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It’s All In The Blend

Given the fact that our entire range of Union Wines are produced as a blend of grapes, we thought it would be interesting to share with our consumers some of the benefits of blends versus 100% varietals.

Ultimately, blending in winemaking is how producers get the complexity of multiple flavours and aromas, which allow them to grant us with a beautiful start and finish to each glass we sip. Most consumers buying a bottle of Cabernet Sauvignon or Chardonnay are buying the bottle because they know they enjoy the crisp tannins or citrus aromas they’re almost always guaranteed to get. Blends are all about the pursuit of balance, and mixing up those components to create something memorable and different. If a wine doesn’t have a strong scent, for example, winemakers have the ability to add a small percentage of a more potent smelling grape, thus allowing them to offer a more unique blend than a single varietal.

There are definitely certain grape varietals that can stand on their own and don’t need to be messed with. We’d like to think that by producing rich and complex blended wines, we’re messing with the grapes in just the right way!

Check out our 3 blended wines below, and why their blends make them taste so delicious:

1)   Blended White: Riesling, Chardonnay and Gewürztraminer

Riesling and Chardonnay are two of the most highly regarded white grapes in the world, so it made sense for us to mix them together. The consistent roundness of Chardonnay coupled with the citrus notes of Riesling help to create an approachable glass of wine marked by high acidity. Adding the Gewürztraminer tops off the blend with a lovely floral aroma. Its lower acidity also balances out the more highly acidic Riesling and helps keep the sweet body of the Chardonnay.

2)   Blended Red: Cabernet and Merlot    

One of the most popular and well loved blends out there, these two grapes pair together in a marriage of fruit, elegance, and class. The soft fruits like cherry, raspberry and plum offered by the Merlot are complemented by the cassis and mocha of the Cabernet to make a rich glass of deliciousness. Merlot grapes are often more juicy and fatter, with their plumper berries giving way to more juice than skin. Coupled with the bold, tannic structure of the Cab, this makes the glass of wine smooth and refreshing.

3)   Blended Noir: Pinot Noir and Gamay Noir

Both of these grapes are quite commonly used as single varietals, but their blend comes together to make a rustically medium-bodied wine. Gamay is typically associated with being a more wild and fruity grape, while Pinot Noir has a longstanding reputation for its lightness and flavours. This allowed for us to make a blend of earthy, savoury goodness that pairs excellently with lighter proteins.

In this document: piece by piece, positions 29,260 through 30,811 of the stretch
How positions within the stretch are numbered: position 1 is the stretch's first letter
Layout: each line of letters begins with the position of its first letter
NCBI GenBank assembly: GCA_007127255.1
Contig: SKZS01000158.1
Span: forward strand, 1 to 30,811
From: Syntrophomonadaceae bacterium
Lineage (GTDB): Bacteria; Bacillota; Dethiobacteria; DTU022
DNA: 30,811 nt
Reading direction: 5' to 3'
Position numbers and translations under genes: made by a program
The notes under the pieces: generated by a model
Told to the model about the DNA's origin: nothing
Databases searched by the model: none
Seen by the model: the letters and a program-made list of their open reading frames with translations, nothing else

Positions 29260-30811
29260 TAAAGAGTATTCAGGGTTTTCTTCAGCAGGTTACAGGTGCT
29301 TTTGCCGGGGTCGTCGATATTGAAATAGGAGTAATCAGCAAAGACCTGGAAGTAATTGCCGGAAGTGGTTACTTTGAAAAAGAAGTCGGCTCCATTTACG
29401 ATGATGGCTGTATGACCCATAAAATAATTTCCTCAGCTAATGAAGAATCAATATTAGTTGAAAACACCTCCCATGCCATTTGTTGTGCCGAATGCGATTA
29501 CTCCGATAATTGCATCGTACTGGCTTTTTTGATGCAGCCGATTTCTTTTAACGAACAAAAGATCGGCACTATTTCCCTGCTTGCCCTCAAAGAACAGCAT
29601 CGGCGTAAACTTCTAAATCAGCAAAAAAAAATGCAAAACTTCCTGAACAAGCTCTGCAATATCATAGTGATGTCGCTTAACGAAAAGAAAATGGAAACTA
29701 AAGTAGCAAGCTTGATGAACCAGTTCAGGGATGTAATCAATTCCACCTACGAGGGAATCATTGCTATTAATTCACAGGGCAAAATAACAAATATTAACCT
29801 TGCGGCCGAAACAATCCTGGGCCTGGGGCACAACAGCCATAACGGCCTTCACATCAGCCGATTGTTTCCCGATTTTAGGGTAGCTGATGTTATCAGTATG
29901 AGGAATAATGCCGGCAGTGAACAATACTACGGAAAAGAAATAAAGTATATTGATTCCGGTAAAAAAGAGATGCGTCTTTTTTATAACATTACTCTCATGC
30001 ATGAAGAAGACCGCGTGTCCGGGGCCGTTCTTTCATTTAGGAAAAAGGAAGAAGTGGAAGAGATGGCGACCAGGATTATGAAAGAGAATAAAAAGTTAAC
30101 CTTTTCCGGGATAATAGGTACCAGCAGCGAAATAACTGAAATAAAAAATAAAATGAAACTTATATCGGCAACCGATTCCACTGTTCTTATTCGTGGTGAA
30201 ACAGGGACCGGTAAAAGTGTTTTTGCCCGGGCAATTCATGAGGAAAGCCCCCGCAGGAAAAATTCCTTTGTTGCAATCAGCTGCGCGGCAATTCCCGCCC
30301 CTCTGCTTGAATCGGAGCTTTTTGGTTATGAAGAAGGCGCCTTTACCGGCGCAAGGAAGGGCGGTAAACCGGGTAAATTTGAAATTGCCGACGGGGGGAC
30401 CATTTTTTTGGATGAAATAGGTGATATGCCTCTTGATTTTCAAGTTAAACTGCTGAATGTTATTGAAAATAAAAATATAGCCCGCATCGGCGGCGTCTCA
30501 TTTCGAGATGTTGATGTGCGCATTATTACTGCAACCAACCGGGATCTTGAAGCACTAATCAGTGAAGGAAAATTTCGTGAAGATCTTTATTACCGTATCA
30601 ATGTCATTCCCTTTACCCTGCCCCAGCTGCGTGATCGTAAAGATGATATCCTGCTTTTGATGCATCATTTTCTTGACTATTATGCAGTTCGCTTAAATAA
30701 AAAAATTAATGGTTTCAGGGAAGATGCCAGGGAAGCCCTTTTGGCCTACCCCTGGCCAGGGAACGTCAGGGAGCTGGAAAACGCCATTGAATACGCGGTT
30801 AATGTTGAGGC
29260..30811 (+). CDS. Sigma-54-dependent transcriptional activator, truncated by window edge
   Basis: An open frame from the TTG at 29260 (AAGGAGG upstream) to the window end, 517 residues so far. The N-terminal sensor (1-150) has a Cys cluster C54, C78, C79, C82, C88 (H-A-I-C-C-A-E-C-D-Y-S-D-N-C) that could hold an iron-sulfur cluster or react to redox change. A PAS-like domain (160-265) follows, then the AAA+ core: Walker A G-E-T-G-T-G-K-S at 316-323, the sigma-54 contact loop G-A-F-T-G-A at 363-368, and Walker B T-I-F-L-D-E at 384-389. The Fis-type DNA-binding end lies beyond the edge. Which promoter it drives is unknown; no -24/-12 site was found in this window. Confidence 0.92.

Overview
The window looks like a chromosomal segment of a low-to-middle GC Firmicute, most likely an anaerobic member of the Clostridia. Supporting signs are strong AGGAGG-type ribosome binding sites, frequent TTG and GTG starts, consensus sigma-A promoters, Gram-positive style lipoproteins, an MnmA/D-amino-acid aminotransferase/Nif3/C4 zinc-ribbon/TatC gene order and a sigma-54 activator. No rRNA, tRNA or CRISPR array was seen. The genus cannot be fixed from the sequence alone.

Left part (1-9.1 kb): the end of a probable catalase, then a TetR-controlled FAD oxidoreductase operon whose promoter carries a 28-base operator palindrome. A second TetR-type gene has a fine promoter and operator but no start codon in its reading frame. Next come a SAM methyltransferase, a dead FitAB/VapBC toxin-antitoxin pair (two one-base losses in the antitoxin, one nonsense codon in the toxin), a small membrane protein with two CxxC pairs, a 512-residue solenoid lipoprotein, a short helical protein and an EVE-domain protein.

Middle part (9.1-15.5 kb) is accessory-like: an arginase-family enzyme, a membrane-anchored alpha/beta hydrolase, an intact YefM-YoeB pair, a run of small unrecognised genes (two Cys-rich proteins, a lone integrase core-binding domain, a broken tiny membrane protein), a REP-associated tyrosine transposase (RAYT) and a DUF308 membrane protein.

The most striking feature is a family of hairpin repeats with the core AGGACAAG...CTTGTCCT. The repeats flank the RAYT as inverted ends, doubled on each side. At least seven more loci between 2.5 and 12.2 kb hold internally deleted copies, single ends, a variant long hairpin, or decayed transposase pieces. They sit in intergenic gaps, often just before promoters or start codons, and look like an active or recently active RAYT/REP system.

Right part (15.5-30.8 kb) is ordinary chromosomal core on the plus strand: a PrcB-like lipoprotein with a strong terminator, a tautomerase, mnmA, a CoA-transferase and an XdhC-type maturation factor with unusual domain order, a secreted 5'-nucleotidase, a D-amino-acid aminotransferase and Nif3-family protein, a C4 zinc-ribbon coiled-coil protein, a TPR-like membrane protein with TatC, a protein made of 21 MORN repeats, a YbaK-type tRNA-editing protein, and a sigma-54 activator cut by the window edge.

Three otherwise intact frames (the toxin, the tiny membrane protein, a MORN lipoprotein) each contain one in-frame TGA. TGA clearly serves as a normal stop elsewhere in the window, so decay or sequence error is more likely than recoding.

Ultimately we blend our wines for our consumers, and we thank you for continuing to enjoy all of our Union Wines!

 

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Hugs, Kisses, and Wine!

Happy Valentine’s Day to all our Union Wines aficionados! What better way to say I love you than with a couple of delicious winter cocktail recipes? I love you can not only be said to your significant other, friends or family…you can tell yourself you love yourself with either of these two cocktails too, so enjoy!

 

  • “Be Wine” Winter Sangria

Sangria may have been brought to us from Spain, but we are certainly not against indulging in this delicious cocktail in Canada. Often thought to be a summertime drink, we also enjoy it when the snow falls by adding some of these delicious ingredients:

 

INGREDIENTS:

  • 1 bottle of Union Wines Cabernet/Merlot blend
  • ¼ cup of St. Remy brandy
  • ¼ cup of Crown Royal Apple Whisky
  • ¼ cup of honey
  • 1 cup of cranberry juice
  • 1 sliced lemon
  • 1 sliced lime
  • 1 diced pear
  • 4 small mandarins
  • 1 cinnamon stick
  • fresh cranberries for garnish

PREPARATION:

  • Stir well in a large pitcher, making sure the wine and liquors are blended. If you think you’ve stirred enough, you probably haven’t…that honey needs dissolving!
  • Slice the fruit and add to the sangria along with the cinnamon.
  • Let it sit in the fridge for at least an hour to maximize flavour.
  • When ready, serve over ice!

You can also enjoy this cocktail warm. Just grab a slow-cooker, heat it on warm/low and you’re on your way!

 

  • “Love Bite” Port Cocktail

‘Tis the season to enjoy our delicious Union Forté port in cocktail form. Naturally peppered with hints of sweet and sun-dried fruit, this fortified wine is an excellent addition to any cocktail, and will be sure to send hearts wagging this Valentine’s Day.

 

INGREDIENTS:

  • 1 oz. Captain Morgan white rum
  • 1 oz. Union Wines Forté
  • ½ oz. Grand Marnier
  • ½ oz. fresh squeezed lime juice

Shake well with ice and strain into a chilled cocktail glass!

 

Happy Valentine’s Day from all of us at Union Wines; please enjoy responsibly! 

 

 

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Wine Trends 2017

As wine drinkers, the majority of us are pretty adamant about what we like to drink. As consumers, it’s easy to play it safe with California Cab Sauvs and Sauvignon Blancs from Down Under. You know what you’re getting. What we propose for this year is a bit of a tannic exploration so to speak.

Check out what’s trending for 2017 below!

Portuguese Whites

Portuguese reds have been on the radar for quite some time with wine lovers and connoisseurs, but we predict the following two white varietals will be on your LCBO list this year:

a) Arinto– Highly acidic with lemon notes. Perfect with a light salad, roast chicken or grilled white fish.
b) Encruzado– Voluptuous and complex with aromatic mineral notes and tropical fruit like green papaya, passion fruit, and melon. Paired great with a light, winter risotto.

So, why drink these? Both of these whites are Portugal’s answer to a Chardonnay, and who doesn’t love a good Chardonnay? When buying these varietals, be aware of the year of production; the older the vintage, the more nutty and lush the flavours will be.


Austrian Reds


Sandwiched between Barolos, Bordeauxs, and everything else in the Rhone Valley, Austria often gets lost in the shuffle when discussing European reds. These two varietals offer a delicious alternative to the norm:

a) Zweigelt– The most planted red wine grape in the country has aromas of violets, spicebox, punchy raspberry, and even cinnamon. Served best slightly chilled, this wine is paired deliciously with any type of grilled meat.
b) Blaufrankisch– Most of these wines are juicy and have slight hints of spice. Sometimes referred to as a Lemberger grape, Washington State are starting to produce quite a bit, which could lead to its trendiness increasing.